Russia's invasion of Ukraine has received a decisive and unified response from the west, which has condemned it as a premeditated and unprovoked attack on an independent and sovereign nation. 141 countries in the UN supported a resolution condemning Russia while only five countries opposed it (there were a number of abstentions including from China and India). The EU has imposed the largest sanctions package in EU history on Russia and Belarus, including 862 individuals and 53 entities in the financial, energy, aerospace, maritime, transport and technology sectors. In addition, visa measures have been introduced and action has been taken against disinformation actors, like Russian state-run media. While the intention was to target Putin and his supporters, it is inevitable that the sanctions will hurt ordinary Russians as well. While this will inevitably harm innocent people, Russians cannot all claim innocence given that a large segment of the Russian public still supports Putin.
As for the impact on multinational corporations (MNCs), there is a growing list of companies that have either suspended operations in the country or pulled out altogether. For those remaining, they can expect it to get more and more difficult to do business in Russia. The new geopolitical reality will also have broader implications for global supply chains (already struggling to adjust to the impact of the coronavirus pandemic). The Russian economy is already reeling and should expect to fall into a deep recession. There will be spill-over effects for Russia's main trading partners as well as the global economy, mainly in the form of higher energy and commodity prices (and inflation), especially in oil, gas, metals and wheat (since Russia is a major producer of these commodities) but also to other sectors, such as countries that rely on Russian consumers and tourists. While Taiwan will be less affected because it has few investments and less than 0.3% of its exports go to Russia, it will not be immune to inflation from higher energy and other commodity prices while exporters will also feel an impact from the drop in global economic activity resulting from the crisis.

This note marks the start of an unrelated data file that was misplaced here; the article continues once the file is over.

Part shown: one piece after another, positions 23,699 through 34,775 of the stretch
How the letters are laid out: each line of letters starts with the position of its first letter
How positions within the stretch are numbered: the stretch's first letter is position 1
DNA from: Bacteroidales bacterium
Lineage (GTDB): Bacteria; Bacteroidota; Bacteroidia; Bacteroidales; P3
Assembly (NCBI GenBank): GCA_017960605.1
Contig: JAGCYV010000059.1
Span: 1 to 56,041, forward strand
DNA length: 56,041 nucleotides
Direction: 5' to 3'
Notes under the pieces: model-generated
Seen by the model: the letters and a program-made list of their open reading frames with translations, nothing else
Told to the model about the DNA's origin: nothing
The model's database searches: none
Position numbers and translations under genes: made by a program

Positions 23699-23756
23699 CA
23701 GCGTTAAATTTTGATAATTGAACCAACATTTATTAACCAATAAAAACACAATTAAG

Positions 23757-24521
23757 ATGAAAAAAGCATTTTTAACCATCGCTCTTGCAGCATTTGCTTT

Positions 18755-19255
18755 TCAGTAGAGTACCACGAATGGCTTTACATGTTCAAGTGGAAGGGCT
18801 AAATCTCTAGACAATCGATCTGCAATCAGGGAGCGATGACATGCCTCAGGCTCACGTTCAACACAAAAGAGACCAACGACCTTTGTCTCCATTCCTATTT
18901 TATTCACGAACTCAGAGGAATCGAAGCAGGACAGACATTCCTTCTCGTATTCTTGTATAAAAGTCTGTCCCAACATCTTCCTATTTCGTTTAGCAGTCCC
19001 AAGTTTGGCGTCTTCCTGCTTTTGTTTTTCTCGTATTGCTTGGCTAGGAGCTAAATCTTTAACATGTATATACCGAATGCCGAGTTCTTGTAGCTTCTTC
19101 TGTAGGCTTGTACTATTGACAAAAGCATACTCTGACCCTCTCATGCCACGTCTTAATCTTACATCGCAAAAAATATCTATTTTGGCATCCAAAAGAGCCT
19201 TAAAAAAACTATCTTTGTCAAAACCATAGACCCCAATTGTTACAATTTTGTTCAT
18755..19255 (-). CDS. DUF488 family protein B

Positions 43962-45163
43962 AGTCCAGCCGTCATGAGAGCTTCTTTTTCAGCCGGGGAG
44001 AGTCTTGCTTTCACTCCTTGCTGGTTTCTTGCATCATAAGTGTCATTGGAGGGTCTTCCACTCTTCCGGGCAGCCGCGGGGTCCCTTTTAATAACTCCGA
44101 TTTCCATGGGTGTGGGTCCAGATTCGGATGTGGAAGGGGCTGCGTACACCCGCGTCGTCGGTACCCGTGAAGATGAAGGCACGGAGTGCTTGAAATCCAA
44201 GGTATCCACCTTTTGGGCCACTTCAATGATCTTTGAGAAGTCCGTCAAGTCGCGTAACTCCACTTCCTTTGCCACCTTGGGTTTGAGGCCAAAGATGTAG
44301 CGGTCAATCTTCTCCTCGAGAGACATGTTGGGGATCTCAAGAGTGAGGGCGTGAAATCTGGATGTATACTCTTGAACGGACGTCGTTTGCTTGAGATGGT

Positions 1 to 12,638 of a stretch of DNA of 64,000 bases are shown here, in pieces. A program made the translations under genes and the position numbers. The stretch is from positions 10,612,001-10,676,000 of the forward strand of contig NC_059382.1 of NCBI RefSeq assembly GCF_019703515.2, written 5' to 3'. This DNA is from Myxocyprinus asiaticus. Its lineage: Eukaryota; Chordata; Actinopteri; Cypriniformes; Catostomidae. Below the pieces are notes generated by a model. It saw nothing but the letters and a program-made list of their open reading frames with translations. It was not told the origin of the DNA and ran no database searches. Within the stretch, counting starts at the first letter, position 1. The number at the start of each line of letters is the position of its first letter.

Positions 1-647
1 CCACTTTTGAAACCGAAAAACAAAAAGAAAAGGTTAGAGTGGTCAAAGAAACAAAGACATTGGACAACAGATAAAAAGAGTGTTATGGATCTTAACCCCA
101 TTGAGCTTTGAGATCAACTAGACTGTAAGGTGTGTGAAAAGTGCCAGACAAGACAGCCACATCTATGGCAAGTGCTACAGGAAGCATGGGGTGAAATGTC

The invasion has also prompted a sea change in the EU's approach to defence. For the first time in its history, the EU agreed to purchase and send weapons to a third country and member states have signalled their intention to spend more on defence, demonstrating that Europe is willing to pay a price to protect freedom and security. Grzegorzewski made the point that this is also about protecting the international rule-based order, that is also essential to business.
In terms of the human impact, at least six million Ukrainians have been displaced by the war so far and up to four million (and counting) have fled Ukraine for neighbouring countries. So far, people in European countries have demonstrated extraordinary solidarity and willingness to help by offering to house refugees or provide other types of assistance.
He concluded that Ukrainians were not just fighting to protect their own country but also fighting to protect universal values. While Putin's objective was to divide the world, the immediate response was unity, at least in the west. It remains to be seen if this resolve will endure but how the world responds will determine the future of the global order.
In the Q&A session, when asked about the response from China and India, Grzegorzewski said that he hoped that both countries realise that a stable rules-based international order is in their best interests and that they will use their influence to persuade Putin to pursue a peaceful and acceptable resolution to the conflict.